We want Irish cheese – Boris Johnson
The former British foreign secretary, figurehead of the Brexit leave campaign and Conservative MP Boris Johnson was in Dublin this week.

Boris Johnson continues to advocate for the UK to leave the EU, but says he will not support the deal currently on offer.

He says that the UK still wants to do business with Ireland post-Brexit.

“It is right to come out, but we want to trade with Ireland. We love Ireland. We buy 78,000t of your cheese every year,” he told RTÉ News.

Johnson was in Dublin this week for the Pendulum summit.


“People in the UK deeply understand the sensitivities around your border. We will not see a hard border, that would not be right. There are other solutions,” he said.

He does not agree with the backstop which is currently described in the deal, but he commends Irish policy makers for trying to find a solution.

The UK, to be totally frank, was not remotely clear about what we wanted

“I think actually what was interesting about the Irish position over the years, and I pay tribute to the Irish Government, people in Dublin saw these issues a long way out a lot more clearly than people in London did.

"They got to work very fast on finding technical solutions and simulations on the border issue in the run-up to the referendum and the six months following.

"What then happened was that the UK, to be totally frank, was not remotely clear about what we wanted.

"In that vacuum, everything went in to reverse and we started talking about staying in the customs union. That, in my view, is where it all went wrong.”

Barriers to trade

Johnson believes that a no-deal Brexit will not happen, as neither the EU or the UK wants barriers to trade.

He added that the EU and UK, in the absence of a deal by March 29 will be able to extend the existing arrangements for as long as necessary to negotiate a free trade agreement.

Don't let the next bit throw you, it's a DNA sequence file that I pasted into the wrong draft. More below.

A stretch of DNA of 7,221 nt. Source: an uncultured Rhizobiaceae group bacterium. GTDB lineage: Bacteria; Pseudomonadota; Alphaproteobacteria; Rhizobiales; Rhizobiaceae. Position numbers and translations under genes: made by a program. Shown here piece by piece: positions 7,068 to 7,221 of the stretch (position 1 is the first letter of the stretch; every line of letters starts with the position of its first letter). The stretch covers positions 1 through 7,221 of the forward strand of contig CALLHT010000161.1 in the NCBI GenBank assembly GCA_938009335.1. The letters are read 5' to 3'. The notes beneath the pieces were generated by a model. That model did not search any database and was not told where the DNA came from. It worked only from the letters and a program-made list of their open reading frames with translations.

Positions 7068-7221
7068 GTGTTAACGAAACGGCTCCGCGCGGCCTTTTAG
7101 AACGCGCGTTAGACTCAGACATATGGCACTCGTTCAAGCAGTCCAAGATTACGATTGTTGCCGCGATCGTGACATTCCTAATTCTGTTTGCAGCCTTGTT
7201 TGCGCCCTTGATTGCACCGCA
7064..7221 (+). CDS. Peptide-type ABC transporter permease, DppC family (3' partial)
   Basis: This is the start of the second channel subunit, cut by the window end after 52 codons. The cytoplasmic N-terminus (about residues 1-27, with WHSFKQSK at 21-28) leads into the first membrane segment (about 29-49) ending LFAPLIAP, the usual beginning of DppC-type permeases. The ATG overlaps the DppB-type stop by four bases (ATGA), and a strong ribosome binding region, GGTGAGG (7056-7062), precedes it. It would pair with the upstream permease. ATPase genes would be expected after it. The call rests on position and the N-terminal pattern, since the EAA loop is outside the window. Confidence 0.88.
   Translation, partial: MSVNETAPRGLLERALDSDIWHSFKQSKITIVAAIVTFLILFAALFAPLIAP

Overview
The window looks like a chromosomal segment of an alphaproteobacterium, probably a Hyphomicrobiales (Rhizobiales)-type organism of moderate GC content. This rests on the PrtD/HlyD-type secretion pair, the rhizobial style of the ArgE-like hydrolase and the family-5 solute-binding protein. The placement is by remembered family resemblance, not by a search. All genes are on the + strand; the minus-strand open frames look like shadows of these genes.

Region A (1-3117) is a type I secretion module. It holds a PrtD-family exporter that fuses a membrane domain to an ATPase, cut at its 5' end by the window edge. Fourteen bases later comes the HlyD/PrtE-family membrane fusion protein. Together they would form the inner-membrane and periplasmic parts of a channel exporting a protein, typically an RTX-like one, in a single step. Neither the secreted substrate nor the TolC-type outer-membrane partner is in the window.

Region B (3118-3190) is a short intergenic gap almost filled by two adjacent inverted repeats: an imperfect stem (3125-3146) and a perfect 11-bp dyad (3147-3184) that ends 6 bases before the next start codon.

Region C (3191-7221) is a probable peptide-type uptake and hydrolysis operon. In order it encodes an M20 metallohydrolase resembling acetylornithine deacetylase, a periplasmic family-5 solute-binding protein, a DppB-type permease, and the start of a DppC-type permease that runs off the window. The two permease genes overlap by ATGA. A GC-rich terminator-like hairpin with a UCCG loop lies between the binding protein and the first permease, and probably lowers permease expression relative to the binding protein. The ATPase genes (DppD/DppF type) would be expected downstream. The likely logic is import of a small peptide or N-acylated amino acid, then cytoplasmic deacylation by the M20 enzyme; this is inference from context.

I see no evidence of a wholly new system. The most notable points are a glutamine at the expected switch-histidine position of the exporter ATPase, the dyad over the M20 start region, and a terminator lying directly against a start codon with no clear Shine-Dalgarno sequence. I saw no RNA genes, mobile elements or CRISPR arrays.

“I don’t think that the EU, when it comes to it, will want to punish their exporters or business in the UK by having tariffs or quotas or anything else,” he said, despite RTÉ’s Caitriona Perry reminding him that is not currently on offer at the moment.

He said he would support Theresa May in her leadership, but not the current withdrawal agreement that is on the table.

The former British foreign secretary said that Brussels negotiations always reach a deal in the “final furlong”.

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Beef price guarantee needed now

Beef and dairy bosses demand Brexit action from Creed
Imposing tariffs on exports would "cripple trade", meat and dairy factory representatives have warned.

Beef and dairy bosses braced for a hard Brexit have handed a list of demands to Minister for Agriculture Michael Creed.

With 65 days remaining to salvage a Brexit deal, the nightmare scenario of a no-deal is becoming ever more likely.

A delegation including Aurivo’s Aaron Forde, ABP’s Martin Kane, Larry Murrin of Dawn Farms Foods, Cormac Healy of Meat Industry Ireland and Conor Mulvihill of Dairy Industry Ireland, met with Minister Creed on Tuesday.

Dairy co-ops want dual British-Irish status for Northern Ireland milk, export refunds and other trade supports. They called for a freeze on tariffs in the event of a no-deal Brexit and direct income aid for farmers.